The rest of the cast is similarly lost. John Travolta - a man who veers from the sublime to the ridiculous when it comes to his acting gigs - is here in his "will work for food" mode. As money-laundering banker Howard Saint, he sleepwalks his way through the scenes, mumbling lines, ambling along and seemingly paying very little attention to anything that is going on around him.
In a shocking piece of writing, Castle is given a trio of sidekicks. Potential love interest Joan is played by X-Men outcast Rebecca Romijn who must yearn for the days when she was being painted blue. Completing this trio of unnecessary characters are "comic relief" Spacker Dave and Bumpo, two misfits who "hilariously" are heavily pierced and fat respectively. Oooh. My aching sides. The blatantly obvious and clunky sub-plot are an attempt to give Castle a "surrogate" family of people who, like him, are social outcasts. It's badly written tosh and the scenes between them are excruciating and cheesy at the same time.
And here's the real problem. The Punisher never quite seems able to settle on a tone and stick to it. It wants to be (and should be) dark and gritty, a world away from the day-glo colours of certain Spider beings. Yet it makes the horrible mistake of trying to introduce some badly-judged, horribly unfunny humour. Used well, black humour can often add a lot to a film, providing a welcome break from the tense atmosphere.. The Punisher has no truck with that. One minute Frank Castle is (supposedly) looking mean and moody, the next minute, he's uttering sub-Roger Moore style Bond quip, ruining an already bad scene with an appalling pun.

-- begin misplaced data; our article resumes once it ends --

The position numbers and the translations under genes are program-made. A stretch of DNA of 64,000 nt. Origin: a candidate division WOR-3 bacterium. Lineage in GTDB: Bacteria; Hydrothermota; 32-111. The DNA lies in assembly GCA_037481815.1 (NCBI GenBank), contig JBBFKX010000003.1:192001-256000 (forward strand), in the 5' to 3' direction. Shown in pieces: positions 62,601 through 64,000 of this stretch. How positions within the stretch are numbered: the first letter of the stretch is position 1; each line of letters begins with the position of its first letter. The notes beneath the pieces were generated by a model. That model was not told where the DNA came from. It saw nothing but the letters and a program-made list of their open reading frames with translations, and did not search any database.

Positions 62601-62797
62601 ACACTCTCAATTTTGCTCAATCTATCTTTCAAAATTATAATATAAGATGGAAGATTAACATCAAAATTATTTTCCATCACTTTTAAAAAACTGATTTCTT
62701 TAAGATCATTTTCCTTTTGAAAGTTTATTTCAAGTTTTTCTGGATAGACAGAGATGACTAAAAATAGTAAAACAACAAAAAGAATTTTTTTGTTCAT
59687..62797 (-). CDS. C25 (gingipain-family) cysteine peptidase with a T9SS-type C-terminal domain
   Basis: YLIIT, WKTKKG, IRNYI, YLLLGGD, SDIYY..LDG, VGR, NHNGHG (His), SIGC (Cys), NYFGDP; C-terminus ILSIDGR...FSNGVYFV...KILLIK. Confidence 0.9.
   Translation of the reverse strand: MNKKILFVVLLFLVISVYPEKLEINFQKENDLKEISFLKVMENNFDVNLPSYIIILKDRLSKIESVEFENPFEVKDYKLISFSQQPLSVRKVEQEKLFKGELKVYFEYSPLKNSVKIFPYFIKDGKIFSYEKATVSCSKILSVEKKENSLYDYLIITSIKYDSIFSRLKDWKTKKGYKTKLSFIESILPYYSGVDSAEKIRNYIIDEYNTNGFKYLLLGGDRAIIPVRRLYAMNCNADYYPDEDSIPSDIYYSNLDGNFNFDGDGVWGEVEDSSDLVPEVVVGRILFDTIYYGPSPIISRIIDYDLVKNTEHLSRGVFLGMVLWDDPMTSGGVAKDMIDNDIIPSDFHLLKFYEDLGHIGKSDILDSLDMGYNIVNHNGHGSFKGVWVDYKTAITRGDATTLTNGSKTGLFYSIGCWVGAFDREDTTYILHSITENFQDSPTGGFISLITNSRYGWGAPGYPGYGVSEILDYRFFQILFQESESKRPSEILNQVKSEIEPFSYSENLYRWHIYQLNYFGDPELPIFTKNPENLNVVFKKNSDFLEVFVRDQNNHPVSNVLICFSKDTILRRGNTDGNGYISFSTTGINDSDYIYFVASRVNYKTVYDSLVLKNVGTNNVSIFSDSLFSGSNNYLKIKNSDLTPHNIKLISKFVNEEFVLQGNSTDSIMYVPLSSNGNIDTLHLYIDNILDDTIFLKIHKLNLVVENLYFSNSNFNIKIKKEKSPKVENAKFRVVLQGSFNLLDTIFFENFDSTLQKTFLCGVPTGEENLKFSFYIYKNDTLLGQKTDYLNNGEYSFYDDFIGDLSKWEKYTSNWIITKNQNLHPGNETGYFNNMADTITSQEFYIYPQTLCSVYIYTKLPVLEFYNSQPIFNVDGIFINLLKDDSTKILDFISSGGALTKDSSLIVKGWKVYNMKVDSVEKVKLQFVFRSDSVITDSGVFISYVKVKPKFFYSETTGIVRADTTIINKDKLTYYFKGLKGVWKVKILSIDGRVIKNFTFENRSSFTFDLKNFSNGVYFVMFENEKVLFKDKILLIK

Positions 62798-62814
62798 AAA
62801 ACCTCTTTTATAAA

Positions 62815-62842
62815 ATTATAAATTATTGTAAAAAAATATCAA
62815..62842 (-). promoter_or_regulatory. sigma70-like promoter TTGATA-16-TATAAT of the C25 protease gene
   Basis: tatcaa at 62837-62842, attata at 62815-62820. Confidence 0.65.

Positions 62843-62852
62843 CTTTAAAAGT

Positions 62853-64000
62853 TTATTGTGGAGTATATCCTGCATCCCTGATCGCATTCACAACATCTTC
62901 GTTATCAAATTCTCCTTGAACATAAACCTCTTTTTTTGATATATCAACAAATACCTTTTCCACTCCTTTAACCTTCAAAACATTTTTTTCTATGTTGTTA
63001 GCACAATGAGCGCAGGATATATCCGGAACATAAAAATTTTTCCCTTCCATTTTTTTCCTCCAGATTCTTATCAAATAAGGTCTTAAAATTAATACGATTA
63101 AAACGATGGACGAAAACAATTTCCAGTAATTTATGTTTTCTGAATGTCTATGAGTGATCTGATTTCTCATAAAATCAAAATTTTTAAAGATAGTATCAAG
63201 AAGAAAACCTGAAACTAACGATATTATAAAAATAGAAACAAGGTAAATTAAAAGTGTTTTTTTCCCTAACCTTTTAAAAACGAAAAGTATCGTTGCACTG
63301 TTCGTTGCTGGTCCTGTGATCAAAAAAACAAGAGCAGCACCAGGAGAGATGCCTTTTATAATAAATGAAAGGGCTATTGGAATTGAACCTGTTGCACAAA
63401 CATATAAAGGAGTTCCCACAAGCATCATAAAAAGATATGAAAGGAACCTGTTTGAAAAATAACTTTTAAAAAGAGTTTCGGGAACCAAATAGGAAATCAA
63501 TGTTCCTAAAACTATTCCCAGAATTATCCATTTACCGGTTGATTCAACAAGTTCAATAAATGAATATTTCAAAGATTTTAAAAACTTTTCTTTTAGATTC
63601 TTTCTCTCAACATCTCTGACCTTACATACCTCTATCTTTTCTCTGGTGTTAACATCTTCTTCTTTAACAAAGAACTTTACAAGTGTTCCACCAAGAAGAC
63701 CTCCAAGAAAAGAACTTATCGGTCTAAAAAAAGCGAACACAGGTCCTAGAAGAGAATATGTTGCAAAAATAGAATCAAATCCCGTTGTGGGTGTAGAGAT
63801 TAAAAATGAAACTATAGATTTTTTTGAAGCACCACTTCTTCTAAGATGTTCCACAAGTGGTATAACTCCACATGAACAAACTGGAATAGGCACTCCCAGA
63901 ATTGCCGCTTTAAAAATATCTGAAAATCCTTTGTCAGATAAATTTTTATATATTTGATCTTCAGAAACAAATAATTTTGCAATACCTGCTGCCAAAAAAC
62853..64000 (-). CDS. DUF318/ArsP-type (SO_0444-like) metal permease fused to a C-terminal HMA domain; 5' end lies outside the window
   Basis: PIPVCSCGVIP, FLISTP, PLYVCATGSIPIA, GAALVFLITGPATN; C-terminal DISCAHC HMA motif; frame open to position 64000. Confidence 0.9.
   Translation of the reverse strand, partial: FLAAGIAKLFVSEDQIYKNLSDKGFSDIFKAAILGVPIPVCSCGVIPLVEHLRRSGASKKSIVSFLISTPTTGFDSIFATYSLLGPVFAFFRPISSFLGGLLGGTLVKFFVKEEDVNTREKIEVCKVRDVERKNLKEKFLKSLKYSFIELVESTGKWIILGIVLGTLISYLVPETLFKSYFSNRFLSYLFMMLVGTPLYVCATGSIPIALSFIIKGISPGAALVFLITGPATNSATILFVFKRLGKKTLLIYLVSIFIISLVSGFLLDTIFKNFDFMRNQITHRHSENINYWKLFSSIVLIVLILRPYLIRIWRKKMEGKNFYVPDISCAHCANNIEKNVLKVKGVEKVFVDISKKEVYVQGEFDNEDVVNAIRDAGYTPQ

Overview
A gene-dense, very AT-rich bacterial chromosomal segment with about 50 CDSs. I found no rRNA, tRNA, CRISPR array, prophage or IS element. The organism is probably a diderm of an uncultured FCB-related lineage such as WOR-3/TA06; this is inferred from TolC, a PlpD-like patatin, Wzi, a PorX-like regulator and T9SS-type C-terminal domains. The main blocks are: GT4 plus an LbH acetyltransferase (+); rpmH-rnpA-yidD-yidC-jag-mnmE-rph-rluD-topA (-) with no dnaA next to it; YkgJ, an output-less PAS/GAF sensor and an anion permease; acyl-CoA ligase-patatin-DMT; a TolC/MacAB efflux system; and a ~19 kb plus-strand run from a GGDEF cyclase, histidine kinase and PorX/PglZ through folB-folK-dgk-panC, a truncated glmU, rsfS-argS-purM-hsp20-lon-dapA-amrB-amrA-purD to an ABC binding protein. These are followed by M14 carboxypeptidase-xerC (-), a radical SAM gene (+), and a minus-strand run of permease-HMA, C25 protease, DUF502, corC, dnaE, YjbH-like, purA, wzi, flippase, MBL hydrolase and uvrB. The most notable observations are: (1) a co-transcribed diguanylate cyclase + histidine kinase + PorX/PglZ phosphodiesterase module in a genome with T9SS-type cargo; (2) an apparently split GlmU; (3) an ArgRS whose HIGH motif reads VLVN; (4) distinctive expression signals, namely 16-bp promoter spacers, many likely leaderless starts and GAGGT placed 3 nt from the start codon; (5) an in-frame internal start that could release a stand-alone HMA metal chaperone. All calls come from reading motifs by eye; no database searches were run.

The dialogue is so cheesy I'm surprised Kraft haven't given up their pursuit of Cadbury's and come after this instead. Again, it seems all the best scriptwriters were hired to work on Spider-man 2, so Marvel asked the Work Experience Boy Tea Boy to come up with the script for The Punisher. As such, it contains every cliché known to mankind and each scene is accompanied by sphincter-clenchingly bad dialogue which MAKES SURE THE VIEWER KNOWS THE SIGNIFICANCE OF WHAT IS HAPPENING. It's like being shouted at for two hours by an idiot who thinks they are a genius.
So, is there ANYTHING good to say about The Punisher? Well, the opening credits are interesting and deserve to be on a much better film. Capturing the comic book's style, with an appropriate theme tune playing over them, they immediately grab your interest and make you think for a few brief seconds that this could be something special. Sadly, the credits are pretty short (less than a minute) and after that it's all downhill.
Crippled by a pedestrian pace, cheesy dialogue, sub-standard acting, poor script and a lack of action, The Punisher was always going to be up against it. When you factor in that the character lacks the immediate recognition factor of Spider-man or X-Men, I would estimate that the number of people who like this film is about three. And that's four more than it deserves.
Unless you're a masochist attracted by the title (in which case you'll probably find it unexpectedly wonderful) you should avoid this at all costs and on no account be tempted to spend any of your hard earned cash on it. Watching it once is punishment enough.
Director: Jonathan Hensleigh
Running time: approx. 124 minutes
© Copyright SWSt 2010
Summary: What happens when all the good people are working on Spider-man